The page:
Developing Teacher Agency Part 1
I was recently asked to speak at a conference in New York by Cornell Tech part of Cornell University. Diane Levitt who heads up K-12 outreach for Cornell Tech gave me the wonderful title How can we build Computational Agency for all? I realised my job as a teacher and creator of the code-it resources had been a mission to develop computational agency for my pupils and my job as a computing inspector/advisor for Hampshire and CAS Master teacher is all about developing teacher agency.
I would define pupil agency in computing as enough knowledge, understanding and practical experience of the subject that pupils are able to use it to their own ends. I think teacher agency is having enough knowledge, understanding and practical experience of the subject to be able to teach it so that pupils develop agency. I have said computing here as in the UK computing includes Computing science, information technology, digital literacy & online safety and as someone who wrote the last aim of the English national curriculum for computing I accept that pupils should develop agency in all areas.
The national curriculum for computing aims to ensure that all pupils are responsible, competent, confident and creative users of information and communication technology.
For this article I am going to concentrate on Computing science (CS) in primary education (K-5) as it is the newest area for teachers and it is almost entirely taught by non-specialists.
I have my own Bagge scale of teaching agency
- Computing Science?
- Dipped my toe with hour of code
- I am teaching using an open-ended programming environment
- I am adapting x resources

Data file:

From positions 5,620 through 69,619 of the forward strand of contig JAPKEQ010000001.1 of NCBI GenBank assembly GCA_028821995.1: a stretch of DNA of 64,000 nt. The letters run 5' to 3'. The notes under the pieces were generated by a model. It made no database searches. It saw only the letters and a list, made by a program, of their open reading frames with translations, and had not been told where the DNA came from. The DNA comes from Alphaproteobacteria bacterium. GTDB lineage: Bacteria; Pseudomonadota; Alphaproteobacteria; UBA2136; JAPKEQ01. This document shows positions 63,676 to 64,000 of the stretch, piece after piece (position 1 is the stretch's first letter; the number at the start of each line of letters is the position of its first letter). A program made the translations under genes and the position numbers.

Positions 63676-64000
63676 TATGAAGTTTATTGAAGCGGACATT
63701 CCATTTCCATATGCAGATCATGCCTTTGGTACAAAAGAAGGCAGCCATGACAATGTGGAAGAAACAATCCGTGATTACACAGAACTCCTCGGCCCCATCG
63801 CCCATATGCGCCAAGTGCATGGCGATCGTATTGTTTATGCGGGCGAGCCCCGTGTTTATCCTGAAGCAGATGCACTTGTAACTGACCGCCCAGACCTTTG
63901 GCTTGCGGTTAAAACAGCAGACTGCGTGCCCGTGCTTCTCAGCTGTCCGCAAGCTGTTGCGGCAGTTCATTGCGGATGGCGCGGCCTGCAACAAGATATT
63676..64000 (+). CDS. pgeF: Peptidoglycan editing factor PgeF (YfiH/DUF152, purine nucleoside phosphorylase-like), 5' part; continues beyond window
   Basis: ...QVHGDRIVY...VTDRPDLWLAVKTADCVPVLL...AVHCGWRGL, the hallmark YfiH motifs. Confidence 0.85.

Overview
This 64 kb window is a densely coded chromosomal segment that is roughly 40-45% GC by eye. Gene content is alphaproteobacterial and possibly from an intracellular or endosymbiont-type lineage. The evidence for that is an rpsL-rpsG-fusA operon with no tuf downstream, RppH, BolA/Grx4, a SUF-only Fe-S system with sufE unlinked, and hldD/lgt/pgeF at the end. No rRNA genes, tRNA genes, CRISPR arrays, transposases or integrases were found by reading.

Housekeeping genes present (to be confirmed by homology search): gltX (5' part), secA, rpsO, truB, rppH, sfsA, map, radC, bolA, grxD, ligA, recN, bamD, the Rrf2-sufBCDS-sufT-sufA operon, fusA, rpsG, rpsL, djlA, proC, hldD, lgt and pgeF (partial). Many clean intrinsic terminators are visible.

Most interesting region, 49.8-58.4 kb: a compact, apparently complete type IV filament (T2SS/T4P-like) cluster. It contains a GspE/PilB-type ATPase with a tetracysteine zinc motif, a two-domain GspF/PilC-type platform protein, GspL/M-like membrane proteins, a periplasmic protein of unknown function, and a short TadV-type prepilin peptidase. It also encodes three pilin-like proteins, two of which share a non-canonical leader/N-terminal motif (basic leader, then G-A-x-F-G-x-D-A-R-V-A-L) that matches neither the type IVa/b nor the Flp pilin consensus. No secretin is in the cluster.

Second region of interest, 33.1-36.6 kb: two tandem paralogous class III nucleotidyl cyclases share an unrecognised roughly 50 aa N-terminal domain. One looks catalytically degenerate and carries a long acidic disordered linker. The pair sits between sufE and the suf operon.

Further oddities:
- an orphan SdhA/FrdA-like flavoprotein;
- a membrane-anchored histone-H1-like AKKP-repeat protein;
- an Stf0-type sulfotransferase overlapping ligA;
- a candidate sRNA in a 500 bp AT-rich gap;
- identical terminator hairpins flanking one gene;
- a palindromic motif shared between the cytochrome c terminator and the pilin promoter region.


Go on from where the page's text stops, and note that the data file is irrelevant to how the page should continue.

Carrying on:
- I am creating my own resources
I know from experience as a trainer that every primary (K-5) teacher is capable of teaching CS to level 3 and I am always excited when teachers demonstrate a level of mastery by moving to level 4 & 5.
I am going to avoid the debate about the best way to teach computing science apart from saying that I am against methods that don’t build teacher agency. I would define those as heavily scaffolded puzzle solving exercises that teachers can place pupils in front of a screen and sit there and do some marking. In programming these can build an understanding of terminology and programming constructs but are designed to avoid the type of messy debugging that comes from open ended programming environments. Teachers with agency use resources like this for homework or to introduce a new programming concept or to watch a great explanation video or to dip into for a few weeks but they know that pupils will become tired of the limitations of this type of learning if they are saturated with it.
I always ask myself how many computational attitudes my pupils are developing through all areas of computing?
You can find out more about the chart at http://code-it.co.uk/attitudes/